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IN THE SUPREME COURT OF NORTH CAROLINA No. 279A19 Filed 14 August 2020 GLOBAL TEXTILE ALLIANCE, INC., Plaintiff v. TDI WORLDWIDE, LLC, DOLVEN ENTERPRISES, INC., TIMOTHY DOLAN, individually and in his capacity as an officer, shareholder and director of Dolven Enterprises, Inc. and an officer and owner of TDI Worldwide, LLC; JAMES DOLAN, individually and in his capacity as an officer, shareholder and director of Dolven Enterprises, Inc., STEVEN GRAVEN, individually and in his capacity as an officer, shareholder and director of Dolven Enterprises, Inc., RYAN GRAVEN, individually and in his capacity as an officer, shareholder and director of Dolven Enterprises, Inc., GARRETT GRAVEN, individually, GFY INDUSTRIES LIMITED, GFY, LIMITADA de CAPITAL VARIABLE, GFY COOPERATIVE, U.A., é a/k/a GFY SH, and FRESH INDUSTRIES, LTD., Defendants Appeal pursuant to N.C.G.S. § 7A-27(a)(3) from the order compelling discovery entered on 26 February 2019 by Judge Gregory P. McGuire, Special Superior Court Judge for Complex Business Cases, in Superior Court, Guilford County, after the case was designated a mandatory complex business case by the Chief Justice pursuant to N.C.G.S. § 7A-45.4(b). Heard in the Supreme Court on 16 June 2020. Hagan Barrett PLLC, by J. Alexander S. Barrett, Charles T. Hagan III, and Kurt. A. Seeber, and Akin Gump Strauss Hauer & Feld LLP, by Stanley E. Woodward, Jr., for plaintiff-appellant. Ellis & Winters LLP, by Jon Berkelhammer, Steven A. Scoggan, and Scottie Forbes Lee, for defendant-appellee Steven Graven, K&L Gates LLP, by A. Lee Hogewood III, John R. Gardner, and Matthew T. Houston, for defendantappellees Dolven Enterprises, Inc., Ryan Graven, and GFY Cooperative, U.A., James McElroy & Diehl, P.A., by Fred B. Monroe and Jennifer M. Houti, for defendant-appellees TDI Worldwide, LLC and Timothy Dolan, Morningstar Law Group, by Shannon R. Joseph and Jeffrey L. Roether, for defendantappellee Garrett Graven, and Brooks, Pierce, McLendon, Humphrey & Leonard LLP, by Eric M. David and Shepard D. O’Connell, for defendant-appellee GLOBAL TEXTILE ALLIANCE, INC. V. TDI WORLDWIDE, LLC, ET AL. Opinion of the Court James Dolan. NEWBY, Justice. This case is about whether a one-hundred percent shareholder of a corporation is that corporation’s alter ego for the purposes of privilege against discovery. Specifically, we must decide whether communications with someone who is an agent of the sole shareholder, but not of the corporation, fall under the corporation’s attorney-client privilege or the work-product doctrine. They do not. Once a corporate form of ownership is properly established, the corporation is an entity distinct from the shareholder, even a shareholder owning one-hundred percent of the stock. An agent of the shareholder is not automatically an agent of the corporation. We also must decide whether the Business Court should have conducted an exhaustive in camera review of all relevant communications, even though plaintiff invited the court to conduct a more limited review of a sample of documents. The Business Court’s limited review in this case was appropriate. Because the Business Court did not abuse its discretion either by ordering production of the relevant communications or by conducting a limited review of those communications, that court’s decision is affirmed. Global Textile Alliance, Inc. (GTA), the sole plaintiff, is a North Carolina corporation with its principal place of business in Reidsville, North Carolina. Luc Tack is GTA’s only shareholder. Remy Tack, Luc Tack’s son, is GTA’s Chief Executive Officer. As a corporation, GTA is governed by a board of directors. GTA filed this GLOBAL TEXTILE ALLIANCE, INC. V. TDI WORLDWIDE, LLC, ET AL. Opinion of the Court lawsuit in the Business Court against defendants, alleging that defendants engaged in several improper acts during the formation and operation of Dolven Enterprises, Inc. During discovery, defendants asked GTA to identify Stefaan Haspeslagh as a custodian required to provide electronically stored information (ESI). Haspeslagh is Luc Tack’s longtime friend, financial advisor, and advisor to some of Luc Tack’s businesses. GTA did not comply with defendants’ request, asserting that Haspeslagh is not an employee, officer, or director of GTA. Both Luc Tack and Remy Tack testified that Haspeslagh has no role with GTA and that Haspeslagh has not advised GTA about this lawsuit. On 24 July 2018 the Business Court heard oral argument on the custodial issue. GTA’s counsel argued that Haspeslagh was “a third-party consultant not retained by GTA, [but] retained by the Tacks.” Based on this assertion, the Business Court determined that Haspeslagh was not a custodian of GTA documents. Thus, it did not require GTA to name Haspeslagh as a custodian required to provide defendants with ESI during discovery. Months later, GTA produced a privilege log that identified categories of documents that GTA had withheld from defendants during discovery. One category of documents was described as “[c]onfidential correspondence between GTA and/or its outside counsel and Stefaan Haspeslagh conveying and/or summarizing legal advice regarding the matters giving rise to the instant litigation.” GTA claimed that GLOBAL TEXTILE ALLIANCE, INC. V. TDI WORLDWIDE, LLC, ET AL. Opinion of the Court these communications were protected on the grounds of the attorney-client privilege and the work-product doctrine. GTA’s attorneys instructed witnesses not to answer questions about their discussions with Haspeslagh. Defendant Steven Graven filed a motion with the Business Court to compel GTA to produce the communications involving Haspeslagh and to instruct the witnesses to answer questions about their discussions with Haspeslagh. Defendant argued that GTA waived the attorney-client privilege by including Haspeslagh on communications with GTA’s counsel. GTA responded that its attorney-client privilege extends to communications involving Haspeslagh. It argued that Haspeslagh is GTA’s agent because Luc Tack is GTA’s sole shareholder and because Haspeslagh works for some of Luc Tack’s businesses. GTA also asserted privilege on two other special bases: (1) Haspeslagh is the functional equivalent of Luc Tack’s employee, and (2) communications with Haspeslagh are privileged under the Kovel doctrine. The motion to compel was submitted to a special discovery master. The special master heard oral argument on 5 February 2019, and on 7 February 2019 recommended that the Business Court grant defendant’s motion to compel. The Business Court conducted a de novo review of the special master’s recommendation. As part of its review, the Business Court asked GTA to submit all disputed documents for in camera review. GTA responded that it would “gather the correspondence as requested and submit the documents.” When GTA failed to GLOBAL TEXTILE ALLIANCE, INC. V. TDI WORLDWIDE, LLC, ET AL. Opinion of the Court produce the documents promptly, the Business Court requested that GTA provide a timeframe for the documents’ production. GTA responded that it “hoped to review the [documents] before providing them to the Court” and that it wanted more time to do so. The Business Court accommodated GTA by instead allowing it to submit “a reasonable sampling of such communications.” GTA agreed and submitted twelve emails involving Haspeslagh for in camera review. After this review, GTA did not ask the Business Court to review additional documents. On 26 February 2019 the Business Court issued an order granting the motion to compel. GTA filed a motion for reconsideration with the Business Court. In its brief supporting the motion for reconsideration, GTA quoted selected portions from the allegedly privileged materials. After denial of its motion for reconsideration, GTA appealed to this Court. GTA raises three issues on appeal. First, GTA argues that the Business Court erred by determining that communications involving Haspeslagh are not protected by the attorney-client privilege. Second, it argues that the Business Court erred by determining that communications involving Haspeslagh are not protected under the work-product doctrine. Third, it argues that the Business Court erred by not conducting an exhaustive in camera review of all communications involving Haspeslagh. Because we conclude that the Business Court did not abuse its discretion regarding any of these issues, we affirm. First, the Business Court did not abuse its discretion by determining that GLOBAL TEXTILE ALLIANCE, INC. V. TDI WORLDWIDE, LLC, ET AL. Opinion of the Court communications involving Haspeslagh are not privileged under the attorney-client privilege. This Court reviews a trial court’s application of the attorney-client privilege for abuse of discretion. Friday Invs., LLC v. Bally Total Fitness of the Mid-Atl., Inc., 370 N.C. 235, 241, 805 S.E.2d 664, 669 (2017). As the party asserting the attorneyclient privilege, GTA has the burden of establishing that privilege. See State v. McNeill, 371 N.C. 198, 240, 813 S.E.2d 797, 824 (2018). Communications do not merit the attorney-client privilege when they are made in the presence of a third party. State v. Murvin, 304 N.C. 523, 531, 284 S.E.2d 289, 294 (1981). GTA has asserted several arguments that communications including Haspeslagh are protected under the attorney-client privilege. In essence, each of GTA’s arguments improperly treat Haspeslagh as an agent of GTA who merits protection under the attorney-client privilege for conversations with GTA’s attorneys. GTA argues that Luc Tack and GTA are the same entity for the purpose of establishing the applicability of the attorney-client privilege; in other words, that GTA is Tack’s alter ego. This argument ignores clearly established North Carolina corporate law. This Court has long acknowledged that “[a] corporation is an entity distinct from the shareholders which own it.” Bd. of Transp. v. Martin, 296 N.C. 20, 28, 249 S.E.2d 390, 396 (1978) (citing Troy Lumber Co. v. Hunt, 251 N.C. 624, 627, 112 S.E.2d 132, 134 (1960)). Even a corporation owned by a “single individual” is a distinct entity from its shareholder. Id. at 28–29, 249 S.E.2d at 396 (citing Huski-Bilt, Inc. v. Trust Co., 271 N.C. 662, 669–670, 157 S.E.2d 352, 358 (1967); Acceptance Corp. GLOBAL TEXTILE ALLIANCE, INC. V. TDI WORLDWIDE, LLC, ET AL. Opinion of the Court v. Spencer, 268 N.C. 1, 8–9, 149 S.E.2d 570, 575–576 (1966)). This rule ensures that a shareholder who forms a corporation “to secure its advantages” cannot “disregard the existence of the corporate entity” to avoid its disadvantages. Martin, 296 N.C. at 29, 249 S.E.2d at 396. We decline to overturn this long-established precedent, which has informed North Carolina corporate law for over half a century. And GTA has not shown that circumstances exist which would require a court to disregard the corporate form. Accordingly, at best, Haspeslagh is Luc Tack’s agent as to some of Tack’s personal affairs, but Haspeslagh is not GTA’s agent. The corporation could have made Haspeslagh its agent, but it did not do so. Regarding the custodian issue, GTA had specifically argued to the trial court that Haspeslagh had no role with respect to GTA. Because Haspeslagh is not GTA’s agent, the Business Court did not abuse its discretion by concluding that GTA does not merit the attorney-client privilege for conversations which included Haspeslagh. GTA’s argument for specialized applications of the attorney-client privilege likewise fails because Haspeslagh is not GTA’s agent. GTA claims that communications involving Haspeslagh are entitled to protection under the “functional[-]equivalent” test or, in the alternative, the Kovel doctrine. See In re Bieter Co., 16 F.3d 929, 939 (8th Cir. 1994) (establishing the functional-equivalent test for federal courts in the Eighth Circuit); United States v. Kovel, 296 F.2d 918, 921–22 (2d Cir. 1961) (establishing the Kovel doctrine for federal courts in the Second Circuit). Neither of these specialized applications has been recognized under North Carolina GLOBAL TEXTILE ALLIANCE, INC. V. TDI WORLDWIDE, LLC, ET AL. Opinion of the Court law. See, e.g., Technetics Grp. Daytona, Inc. v. N2 Biomedical, LLC, No. 17 CVS 22738, 2018 WL 5892737, *3–5 (N.C. Bus. Ct. Nov. 8, 2018). Yet, even if these specialized attorney-client privilege applications were recognized under North Carolina law, the Business Court did not abuse its discretion by determining that these specialized applications do not apply in this case. Under the functional-equivalent test, an individual is the functional equivalent of a company’s employee when his communications with counsel “fell within the scope of his duties” for the company. In re Bieter Co., 16 F.3d at 940. This specialized application does not apply because Haspeslagh lacks any sort of agency relationship with GTA and thus cannot have “duties” at GTA. Under the Kovel doctrine, communications involving a third party are privileged when the communications are “necessary, or at least highly useful, for the effective consultation between the client and the lawyer which the privilege is designed to permit.” Kovel, 296 F.2d at 922. GTA does not argue that Haspeslagh’s presence was necessary for GTA to communicate with its attorneys; rather, GTA argues that Haspeslagh’s presence was highly useful for Luc Tack to communicate with GTA’s attorneys. This argument, again, improperly assumes that Tack and GTA are the same entity. Therefore, communications involving Haspeslagh are not protected under either specialized application GTA requests. Because GTA would not merit privilege even if these specialized applications of the attorney-client privilege were recognized under North Carolina law, this Court GLOBAL TEXTILE ALLIANCE, INC. V. TDI WORLDWIDE, LLC, ET AL. Opinion of the Court need not and does not address whether these specialized applications should be recognized under North Carolina law. Therefore, the Business Court did not abuse its discretion by determining that GTA does not merit a specialized application of the attorney-client privilege under the functional-equivalent test or Kovel doctrine.1 Next, the Business Court did not abuse its discretion by determining that communications involving Haspeslagh are not protected under the work-product doctrine. The work-product doctrine only protects communications when they are “prepared in anticipation of litigation” by a person acting as a company’s “consultant . . . or agent.” N.C.G.S. § 1A-1, Rule 26(b)(3) (2019); see also Willis v. Duke Power Co., 291 N.C. 19, 35–36, 229 S.E.2d 191, 201 (1976). Here, Haspeslagh has no role at GTA and has not been retained by GTA to work on this lawsuit. Indeed, Luc and Remy Tack both testified that Haspeslagh did not advise GTA about this lawsuit at all. Communications involving Haspeslagh therefore cannot be said to have been “prepared in anticipation of litigation” by Haspeslagh acting as GTA’s consultant or agent. The Business Court did not abuse its discretion by determining that GTA does not merit protection under the work-product doctrine for the communications involving Haspeslagh. Finally, the Business Court did not abuse its discretion by not conducting an exhaustive in camera review of all communications involving Haspeslagh for which Because we hold that no privilege exists protecting the disputed documents from discovery, we need not address defendants’ argument that GTA waived its right to assert such a privilege. 1 GLOBAL TEXTILE ALLIANCE, INC. V. TDI WORLDWIDE, LLC, ET AL. Opinion of the Court GTA sought protection. GTA cannot assert any argument for exhaustive in camera review because it failed to promptly provide all documents necessary for a full review, and because it welcomed a more limited one. When the appellant fails to raise an argument at the trial court level, the appellant “may not . . . await the outcome of the [trial court’s] decision, and, if it is unfavorable, then attack it on the ground of asserted procedural defects not called to the [trial court’s] attention.” Nantz v. Emp’t Sec. Comm’n, 28 N.C. App. 626, 630, 222 S.E.2d 474, 477, aff’d, 290 N.C. 473, 484, 226 S.E.2d 340, 347 (1976). Here GTA challenges the Business Court’s decision to adopt a limited in camera review procedure instead of an exhaustive in camera review procedure, apparently because the Business Court’s ruling that came after that limited review is unfavorable to GTA. Significantly, the Business Court adopted this limited review to accommodate GTA. The court initially proposed an exhaustive in camera review, but GTA indicated that it needed more time for an internal review before it would comply. The Business Court then permitted GTA to submit a “reasonable sampling” of the documents for a limited in camera review as an accommodation to GTA. GTA agreed to this procedure and submitted twelve emails for review. After the limited review, GTA did not ask the Business Court for a more exhaustive review. Because GTA did not promptly comply with the court’s request as necessary for an exhaustive review, and because the Business Court’s limited review was an accommodation which GTA welcomed, GTA cannot now claim that the Business Court’s GLOBAL TEXTILE ALLIANCE, INC. V. TDI WORLDWIDE, LLC, ET AL. Opinion of the Court accommodation constitutes reversible error. Even if GTA could properly raise an in camera review argument, the Business Court did not abuse its discretion by conducting a limited in camera review. A trial court acting in its discretion may require an in camera review of documents to assist in ascertaining whether certain materials are entitled to privileged status. Duke Power Co., 291 N.C. at 36, 229 S.E.2d at 201; see also In re Miller, 357 N.C. 316, 336– 37, 584 S.E.2d 772, 787 (2003). Though this Court has not directly addressed the issue of limited in camera reviews, courts in this state and around the nation have consistently permitted limited in camera reviews as a substitute for exhaustive in camera reviews. See, e.g., In re Vioxx Prods. Liab. Litig., Nos. 06-30378, 06-30379, 2006 WL 1726675, at *3 (5th Cir. May 26, 2006); Wachovia Bank, National Ass’n v. Clean River Corp., 178 N.C. App. 528, 531–32, 631 S.E.2d 879, 882 (2006). In Clean River Corporation, our own Court of Appeals rejected an argument claiming that the trial court had abused its discretion because the “[a]ppellants could have, but chose not to, produce the documents for in camera inspection.” 178 N.C. App. at 532, 631 S.E.2d at 882. We find that court’s reasoning persuasive here because GTA asserts that the Business Court erred by accommodating GTA with a limited in camera review instead of an exhaustive review, which the Business Court originally intended to conduct. Both limited and exhaustive reviews were thus within the Business Court’s discretion. Furthermore, the fundamental issue presented to the Business Court was GLOBAL TEXTILE ALLIANCE, INC. V. TDI WORLDWIDE, LLC, ET AL. Opinion of the Court whether communications which included Haspeslagh were privileged. The Business Court properly considered the twelve emails GTA selected for its consideration as well as the other evidence. It determined, as previously discussed, that no privilege exists. Therefore, the court had no need to review additional emails. In sum, we hold that the Business Court did not abuse its discretion by determining that GTA’s conversations in which Haspeslagh participated do not merit protection under the attorney-client privilege or the work-product doctrine. Nor did the Business Court abuse its discretion by conducting a limited in camera review of the contested communications. The decision of the Business Court is affirmed. AFFIRMED.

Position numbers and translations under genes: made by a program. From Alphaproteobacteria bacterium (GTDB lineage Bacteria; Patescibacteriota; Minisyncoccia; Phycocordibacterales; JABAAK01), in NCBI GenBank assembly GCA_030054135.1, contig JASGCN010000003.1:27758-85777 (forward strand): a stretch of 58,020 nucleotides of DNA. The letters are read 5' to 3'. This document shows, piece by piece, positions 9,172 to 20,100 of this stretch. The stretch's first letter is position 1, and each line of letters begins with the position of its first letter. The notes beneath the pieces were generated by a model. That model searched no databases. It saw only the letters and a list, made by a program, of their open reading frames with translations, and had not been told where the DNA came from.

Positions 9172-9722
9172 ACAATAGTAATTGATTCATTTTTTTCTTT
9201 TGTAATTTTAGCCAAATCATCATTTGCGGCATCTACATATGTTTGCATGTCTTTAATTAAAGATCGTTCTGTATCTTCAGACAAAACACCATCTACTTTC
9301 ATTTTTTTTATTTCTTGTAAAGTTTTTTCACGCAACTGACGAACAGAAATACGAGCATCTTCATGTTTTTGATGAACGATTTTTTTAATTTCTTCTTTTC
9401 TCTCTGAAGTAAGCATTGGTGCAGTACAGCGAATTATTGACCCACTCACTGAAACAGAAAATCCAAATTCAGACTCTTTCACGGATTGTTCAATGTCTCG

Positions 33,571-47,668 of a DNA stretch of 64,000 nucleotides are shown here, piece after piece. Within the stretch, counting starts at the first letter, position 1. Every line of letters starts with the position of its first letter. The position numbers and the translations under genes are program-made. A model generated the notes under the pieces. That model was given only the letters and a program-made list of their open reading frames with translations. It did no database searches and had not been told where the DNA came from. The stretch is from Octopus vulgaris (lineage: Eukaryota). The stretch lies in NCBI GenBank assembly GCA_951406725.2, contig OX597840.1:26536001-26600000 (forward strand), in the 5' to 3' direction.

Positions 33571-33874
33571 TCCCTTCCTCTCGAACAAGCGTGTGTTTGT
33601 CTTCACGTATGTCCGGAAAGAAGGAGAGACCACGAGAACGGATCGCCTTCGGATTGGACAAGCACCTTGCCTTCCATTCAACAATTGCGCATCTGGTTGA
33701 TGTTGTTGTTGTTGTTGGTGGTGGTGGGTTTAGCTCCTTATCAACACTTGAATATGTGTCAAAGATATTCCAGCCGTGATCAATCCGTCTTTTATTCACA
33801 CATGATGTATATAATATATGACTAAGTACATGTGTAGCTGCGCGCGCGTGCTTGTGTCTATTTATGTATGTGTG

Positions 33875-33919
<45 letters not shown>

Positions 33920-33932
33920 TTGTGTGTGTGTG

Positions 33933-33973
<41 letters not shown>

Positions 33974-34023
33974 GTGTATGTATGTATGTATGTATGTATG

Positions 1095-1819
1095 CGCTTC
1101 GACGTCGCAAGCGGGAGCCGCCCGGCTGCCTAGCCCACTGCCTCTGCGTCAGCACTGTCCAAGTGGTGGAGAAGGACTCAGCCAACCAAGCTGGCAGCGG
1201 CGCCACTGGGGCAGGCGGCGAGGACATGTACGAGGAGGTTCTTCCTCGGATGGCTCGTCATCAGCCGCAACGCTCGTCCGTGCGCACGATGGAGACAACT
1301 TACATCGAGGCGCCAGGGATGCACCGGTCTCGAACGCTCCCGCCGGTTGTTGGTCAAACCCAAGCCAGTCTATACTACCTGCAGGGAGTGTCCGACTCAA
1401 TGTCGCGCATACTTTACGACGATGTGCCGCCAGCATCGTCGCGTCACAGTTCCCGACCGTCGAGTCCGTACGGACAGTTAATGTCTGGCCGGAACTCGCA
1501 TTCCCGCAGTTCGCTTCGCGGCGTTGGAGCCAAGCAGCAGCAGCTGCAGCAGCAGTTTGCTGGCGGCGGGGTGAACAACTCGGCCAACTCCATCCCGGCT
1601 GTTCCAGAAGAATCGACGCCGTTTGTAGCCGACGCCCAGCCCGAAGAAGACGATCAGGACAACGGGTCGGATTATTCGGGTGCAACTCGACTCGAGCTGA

Primary Holding
The Supreme Court affirmed the decision of the Business Court in this action brought by Global Textile Alliance, Inc. (GTA) alleging that Defendants engaged in several improper acts during the formation and operation of Dolven Enterprises, Inc., holding that the Business Court did not abuse its discretion either by ordering production of the relevant communications or by conducting a limited revie